The door to my very first outhouse as a Peace Corps Volunteer.

Funny how a couple years back in America has completely altered my concept of an acceptable toilet. I’d rather utilize a hole in the ground than a mud-smothered, though tiled, public restroom. I’m a little ashamed at my new refusal to use a seemingly dirty restroom.

When taking a Humanitarian course in graduate school, I realized just how elaborate my thoughts were on the characteristics of well-made outhouses. For example: the hole should not be so far back that a bare bum hits the back wall; the hole should be suitable for a female’s aim, rather than a male’s; a unit with a light is ideal; and the toilet paper roll should have its own raised holder.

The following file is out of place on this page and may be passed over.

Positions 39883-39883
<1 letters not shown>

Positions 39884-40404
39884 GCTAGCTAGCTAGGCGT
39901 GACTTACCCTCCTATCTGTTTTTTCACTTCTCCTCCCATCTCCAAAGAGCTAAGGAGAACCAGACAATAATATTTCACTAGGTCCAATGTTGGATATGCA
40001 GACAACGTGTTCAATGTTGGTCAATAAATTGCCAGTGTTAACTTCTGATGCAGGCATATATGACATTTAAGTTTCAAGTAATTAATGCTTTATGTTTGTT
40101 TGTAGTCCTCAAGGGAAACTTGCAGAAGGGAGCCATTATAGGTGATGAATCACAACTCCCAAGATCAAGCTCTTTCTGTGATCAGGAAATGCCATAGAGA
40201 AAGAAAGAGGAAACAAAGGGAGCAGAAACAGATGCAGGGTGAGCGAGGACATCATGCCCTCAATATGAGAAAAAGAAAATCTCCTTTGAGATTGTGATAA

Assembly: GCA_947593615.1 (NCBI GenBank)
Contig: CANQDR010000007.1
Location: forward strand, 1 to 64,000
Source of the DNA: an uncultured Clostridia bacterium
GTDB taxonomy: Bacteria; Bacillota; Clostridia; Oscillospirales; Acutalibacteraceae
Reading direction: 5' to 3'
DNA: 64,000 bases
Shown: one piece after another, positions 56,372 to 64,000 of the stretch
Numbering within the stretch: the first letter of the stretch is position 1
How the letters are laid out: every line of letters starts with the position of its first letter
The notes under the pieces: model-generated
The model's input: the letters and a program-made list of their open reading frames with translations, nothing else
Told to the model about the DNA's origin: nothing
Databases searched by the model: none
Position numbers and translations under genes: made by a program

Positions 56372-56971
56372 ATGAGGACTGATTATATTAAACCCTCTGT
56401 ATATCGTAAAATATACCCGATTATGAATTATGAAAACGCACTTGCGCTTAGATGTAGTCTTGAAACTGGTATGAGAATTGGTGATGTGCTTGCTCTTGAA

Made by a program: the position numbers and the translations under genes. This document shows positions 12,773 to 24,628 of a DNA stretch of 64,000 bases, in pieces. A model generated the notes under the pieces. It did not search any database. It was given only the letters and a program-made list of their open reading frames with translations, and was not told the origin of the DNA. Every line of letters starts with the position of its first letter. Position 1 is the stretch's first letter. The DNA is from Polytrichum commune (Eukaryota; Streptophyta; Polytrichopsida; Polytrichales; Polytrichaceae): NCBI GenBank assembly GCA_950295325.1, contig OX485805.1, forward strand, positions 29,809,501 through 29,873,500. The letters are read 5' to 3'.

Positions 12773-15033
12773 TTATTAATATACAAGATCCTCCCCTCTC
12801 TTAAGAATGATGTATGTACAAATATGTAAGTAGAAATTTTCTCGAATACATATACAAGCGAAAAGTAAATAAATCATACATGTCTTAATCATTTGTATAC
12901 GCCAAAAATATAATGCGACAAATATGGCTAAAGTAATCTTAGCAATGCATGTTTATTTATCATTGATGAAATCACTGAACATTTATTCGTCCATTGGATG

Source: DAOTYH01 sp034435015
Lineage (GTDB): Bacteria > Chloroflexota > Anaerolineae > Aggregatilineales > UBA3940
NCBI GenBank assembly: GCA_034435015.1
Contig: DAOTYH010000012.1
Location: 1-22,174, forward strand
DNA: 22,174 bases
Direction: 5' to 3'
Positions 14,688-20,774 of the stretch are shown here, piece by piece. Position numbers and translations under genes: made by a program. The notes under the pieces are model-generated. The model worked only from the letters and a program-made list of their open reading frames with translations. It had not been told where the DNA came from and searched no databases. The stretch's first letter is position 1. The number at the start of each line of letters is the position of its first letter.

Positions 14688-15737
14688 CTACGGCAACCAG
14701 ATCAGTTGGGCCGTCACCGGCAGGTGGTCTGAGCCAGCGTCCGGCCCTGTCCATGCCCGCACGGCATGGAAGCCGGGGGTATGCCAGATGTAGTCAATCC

In remembrance of a time when such was my daily norm, here is my 2007 Peace Corps self praising the high quality of my host family’s outhouse.

Original entry from December 6, 2007:

Apparently I have one of the top ten veceuls (outhouses) in Moldova! It is made out of clay/cement rather than wood. The floor has terra cotta, and I have a wool-covered SEAT for those winter months. Of course the seat is covering a simple hold, but it makes the sick days a tad bit less depressing. And we have a LIGHT inside! For those of you who have never had to squat over a tiny hole, you know that a lack of light at night makes it that much more daunting.

While my opinions on preferable outhouses may be detailed, I’m grateful that I’m no longer required to use them.